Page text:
Rather than befitting a nation about to gain “developed” status, grubby Avarua is testament to the sloppy and haphazard way this country is run.
The rundown and in some case dangerous buildings in our main town show the world that we really don’t care about appearances and being tidy, and that we have scant regard for history.
I don’t really understand why unused buildings like the old hardware store are simply left to rot away and become hazards during the cyclone season. I’m guessing it has something to do with the mind-boggling complications of multiple ownership land and the owners’ lack of will or money to fix these buildings or demolish them completely.
Some of the buildings look particularly bad from the outside but it’s not until you step inside that you realise many are just as grotty on the inside, and they’re often dusty and untidy. One shop I have to patronise sometimes has stock so old it’s covered in dust and when you pick it up you end up with dirt on your clothes. Generally, it’s also next to impossible to park outside these places without running the risk of getting run down by a passing car or bike.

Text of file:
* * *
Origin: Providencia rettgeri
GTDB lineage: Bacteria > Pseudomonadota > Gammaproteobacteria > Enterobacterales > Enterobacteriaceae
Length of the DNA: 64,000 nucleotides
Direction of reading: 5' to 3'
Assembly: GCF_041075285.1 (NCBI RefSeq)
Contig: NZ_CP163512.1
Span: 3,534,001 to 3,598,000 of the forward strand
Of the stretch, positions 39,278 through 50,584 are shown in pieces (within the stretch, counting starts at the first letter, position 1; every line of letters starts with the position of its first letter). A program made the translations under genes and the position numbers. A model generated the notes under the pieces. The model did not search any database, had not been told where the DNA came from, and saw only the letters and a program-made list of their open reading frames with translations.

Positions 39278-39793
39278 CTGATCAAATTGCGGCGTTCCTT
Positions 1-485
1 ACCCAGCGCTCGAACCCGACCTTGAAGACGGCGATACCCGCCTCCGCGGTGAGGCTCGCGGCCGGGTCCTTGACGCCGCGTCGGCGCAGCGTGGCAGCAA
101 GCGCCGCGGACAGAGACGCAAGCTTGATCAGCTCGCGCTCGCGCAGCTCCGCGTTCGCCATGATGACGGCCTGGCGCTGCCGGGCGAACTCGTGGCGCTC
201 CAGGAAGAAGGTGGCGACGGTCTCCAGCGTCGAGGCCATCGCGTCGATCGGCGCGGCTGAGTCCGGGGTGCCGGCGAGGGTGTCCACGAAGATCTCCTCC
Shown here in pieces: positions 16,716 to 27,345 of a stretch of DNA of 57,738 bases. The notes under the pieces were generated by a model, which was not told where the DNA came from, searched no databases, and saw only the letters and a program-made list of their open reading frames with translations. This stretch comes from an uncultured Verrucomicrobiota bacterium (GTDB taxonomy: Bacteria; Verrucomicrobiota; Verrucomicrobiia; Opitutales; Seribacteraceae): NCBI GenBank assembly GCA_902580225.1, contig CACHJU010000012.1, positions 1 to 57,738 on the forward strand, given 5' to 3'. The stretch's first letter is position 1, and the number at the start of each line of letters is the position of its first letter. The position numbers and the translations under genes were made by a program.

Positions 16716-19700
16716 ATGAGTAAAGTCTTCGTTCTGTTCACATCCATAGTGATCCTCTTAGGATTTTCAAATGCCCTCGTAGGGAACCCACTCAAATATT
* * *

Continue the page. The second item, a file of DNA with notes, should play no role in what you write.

But to me, one of the saddest sights, apart from the rapidly deteriorating palace, which used to be a vibrant focus of community activity back in the day, is the old colonial villa where the late Ted Nia used to live.
If it was restored and brought back from the brink of ruin, this residence could be kept as a wonderful example of a long-gone era and even be put to use as a tourist attraction, perhaps. It has had no visible maintenance and is rapidly rotting away.
Soon it may be too late and it will be gone forever, but no-one seems to care about these things. Maybe it’s because it’s becoming increasingly trendy now in some quarters to decry our “colonialist” past, and historic reminders of it are no longer PC.
The buildings next to the palace boundary pictured in CI News on Wednesday are a total disgrace and some of the worst in town, but there are others that are just as bad.
Wouldn’t it be wonderful to see a colourful, forward-thinking and flourishing Avarua – a capital “city” that we could all take pride in. With the right will and plenty of hard work, it could easily be upgraded without destroying what remains of its charm and character. Perhaps Mark Brown could put some of that extra money he reckons the government has saved, into helping the landowners get their act together.
Avarua could be such a charming and pretty little town, and if some real effort was put into making it look nicer, I’m sure tourists would be more inclined to spend more time there – and spend more money.
So come on landowners and shop owners, what do you think?
Towns Need Love Too
(Name and address supplied)